Have you ever heard of the phrase ‘la dolce vita’? I’m sure you did! It translates from Italian as ‘the sweet life’ and literally means the good life, full of pleasure and indulgence. To make it clear, we’re not going to talk about any decadent activities that some boring adults find fun just because they don’t have a dog. We’re going to talk about a simple routine familiar to most of our readers: The Bright and Early Morning Walk. Because I believe in you, and I know you give your dog regular and fulfilling walks. (I’m watching you, the lazy owner!)
So, why did I mention la dolce vita in regard to dogs? Let me share a story with you. This morning my dog and I got out of the house and headed to the center. At the moment we live in Italy in a small coastal town with around 70 thousands residents, 15 minutes away from the main square. The experience made me realize that we are so lucky to be living such a sweet life. Why?
The thing is when you live in a truly dog-friendly society, your time as a dog owner becomes much less complicated and your dog lives a better, healthier life.
You both go through less stress, less harassment (yes, dog owners get it as well) and spend more quality time together. Isn’t it what every dog owner wants and every dog needs: keeping the pack tight and scavenging for tasty food, coffee, and shopping list tick-offs? I hope you’re feeling the vibe! Obviously, don’t forget to combine it with traditionally ‘doggy’ activities like playing fetch, exploring local nature or getting sweaty doing tug-of-war with your buddy.
I am going to describe my experience in the present tense so both our readers and I can use it for positive visualizations when needed. Unfortunately, not all of us live in a dog-friendly environment and sometimes it’s good to remind oneself that things can and should be better!
We enter the historical center. It’s around 9 am and all the shops, cafes, etc. are open and buzzing with life. Every few steps we meet people with dogs, big and small. Some people are sitting in cafes, but most are enjoying their morning coffee outside, occupying tables in the shadow. What matters most, it doesn’t matter where you want to sit, your dog is welcome absolutely everywhere!
Most dogs are kept on the lead: some of them pull, some of them pant, some are poster dogs for good behavior. You won’t see a single muzzled mutt. People trust their dogs and dogs trust their environment. A large mongrel dog is passing by and decides to bark at Mailo, an equally large mongrel. Mailo doesn’t respond but two tiny poodles in a nearby cafe do. No one pays attention. Dogs bark sometimes and people don’t care. As you chat a bit too loud sometimes, they bark all of a sudden.
Later on, we meet a young American Pit Bull Terrier, the legendary breed despised and banned by so many. His slender yet muscular body and red nose are complemented by a pair of semi-erect years and a large pink mouth with a tongue out. He is accompanied by a middle-aged man, calmly walking out of a stationery shop where he has just bought something. Guess what? No one is calling the police, no women with children yelling. Peace. Italy has no breed legislation laws, all dogs are declared equal. If you stay in Italy long enough you can meet Dogo Argentino as well. That famous breed some ‘civilized’ countries are ready to put down just because. (Read this happy ending story if you want to know more!)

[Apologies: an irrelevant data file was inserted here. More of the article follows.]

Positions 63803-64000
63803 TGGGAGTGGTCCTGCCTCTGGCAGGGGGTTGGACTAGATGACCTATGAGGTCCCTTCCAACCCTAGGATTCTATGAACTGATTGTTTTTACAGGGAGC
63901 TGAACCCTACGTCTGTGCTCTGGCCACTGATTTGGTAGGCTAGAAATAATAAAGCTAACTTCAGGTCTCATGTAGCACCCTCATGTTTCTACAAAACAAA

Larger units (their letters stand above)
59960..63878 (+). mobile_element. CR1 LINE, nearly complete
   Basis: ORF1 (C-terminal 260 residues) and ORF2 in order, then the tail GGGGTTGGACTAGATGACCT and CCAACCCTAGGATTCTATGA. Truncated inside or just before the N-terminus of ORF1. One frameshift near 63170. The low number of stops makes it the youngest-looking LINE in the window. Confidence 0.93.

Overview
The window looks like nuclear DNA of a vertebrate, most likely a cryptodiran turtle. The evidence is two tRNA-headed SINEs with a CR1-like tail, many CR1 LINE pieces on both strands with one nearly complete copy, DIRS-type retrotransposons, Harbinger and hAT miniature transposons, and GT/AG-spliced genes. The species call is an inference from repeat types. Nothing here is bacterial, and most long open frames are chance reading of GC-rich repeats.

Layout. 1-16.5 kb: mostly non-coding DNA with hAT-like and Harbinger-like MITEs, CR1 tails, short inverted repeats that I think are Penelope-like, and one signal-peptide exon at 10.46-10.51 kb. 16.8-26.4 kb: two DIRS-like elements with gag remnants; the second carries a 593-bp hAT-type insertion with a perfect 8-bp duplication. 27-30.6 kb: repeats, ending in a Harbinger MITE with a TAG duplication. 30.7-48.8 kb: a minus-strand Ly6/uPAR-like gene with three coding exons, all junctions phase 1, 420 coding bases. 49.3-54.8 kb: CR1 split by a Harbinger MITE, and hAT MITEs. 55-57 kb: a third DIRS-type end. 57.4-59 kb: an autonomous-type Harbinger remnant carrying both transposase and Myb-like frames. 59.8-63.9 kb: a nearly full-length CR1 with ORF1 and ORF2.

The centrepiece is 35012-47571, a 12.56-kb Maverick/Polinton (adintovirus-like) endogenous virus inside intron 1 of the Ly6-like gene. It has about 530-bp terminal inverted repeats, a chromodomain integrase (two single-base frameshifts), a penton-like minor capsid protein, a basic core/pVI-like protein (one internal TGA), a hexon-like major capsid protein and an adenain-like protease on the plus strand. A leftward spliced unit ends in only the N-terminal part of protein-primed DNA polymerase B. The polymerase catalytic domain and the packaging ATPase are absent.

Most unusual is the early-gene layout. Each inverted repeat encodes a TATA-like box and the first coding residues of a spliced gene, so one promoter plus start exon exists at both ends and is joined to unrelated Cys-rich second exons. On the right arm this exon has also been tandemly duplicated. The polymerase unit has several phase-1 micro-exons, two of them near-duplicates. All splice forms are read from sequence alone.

We also meet a Staffordshire Bull Terrier girl leaving the post office and a couple of American Staffordshire Terriers. Yes, they can pull sometimes. But so do German Shepherds and Jack Russel Terriers and an elderly (yet energetic) French Bulldog. Somewhere near a big cafe, a Collie gets overly excited on the sight of a Labrador. There are countless small and medium-sized mongrel dogs that we meet. People adopt dogs a lot here.
I need to do some hygiene and beauty products shopping, so we enter a cosmetics supermarket. Cashier lady welcomes us saying “your dog looks hot, he will definitely appreciate the air conditioning.” Oh yes, madame, he will!
Mailo slowly directs me to the pet food department but I have to let him know that he has to assist me with choosing a shampoo. He gives up and follows me. We meet some children who are happy to see ‘such a big dog’. We reach the check out line and Mailo drops on the floor, stretching out a bit too much to enjoy the cold floor. People waiting in the line sympathize with him and complement his calm demeanor. Mailo is a 35 kg tall black mongrel who happens to be chilling in the middle of everything and everyone is happy about it. I love this town!
We decide to leave the center, walking along an ancient Roman wall that leads us out. We cross the little park built along the canal and finally reach the area where we live. We meet more dogs on the way, clearly!
The result? Mailo had a long walk, I did the necessary shopping and received a dose of positive energy to carry on with my schedule. What a sweet life! Easy like a Sunday morning.
Dog-friendly society consists of adequate people and normal dogs. Dogs don’t have to be perfect to be accepted as of equal importance. At the same time, a responsible dog owner would not take their dog out to a busy public space if the dog is not ok with it. They would take time to work on their dog’s issue. An adequate passerby would not freak out and yell if a random dog suddenly barks or growls at the other canine. Things like that happen. You can argue at the supermarket, can’t you?
Dog-friendly society starts with people, not with dogs. We are their leaders, and we have to lead them responsibly to a well-adjusted, safe society where they can be canine citizens, not commodities.
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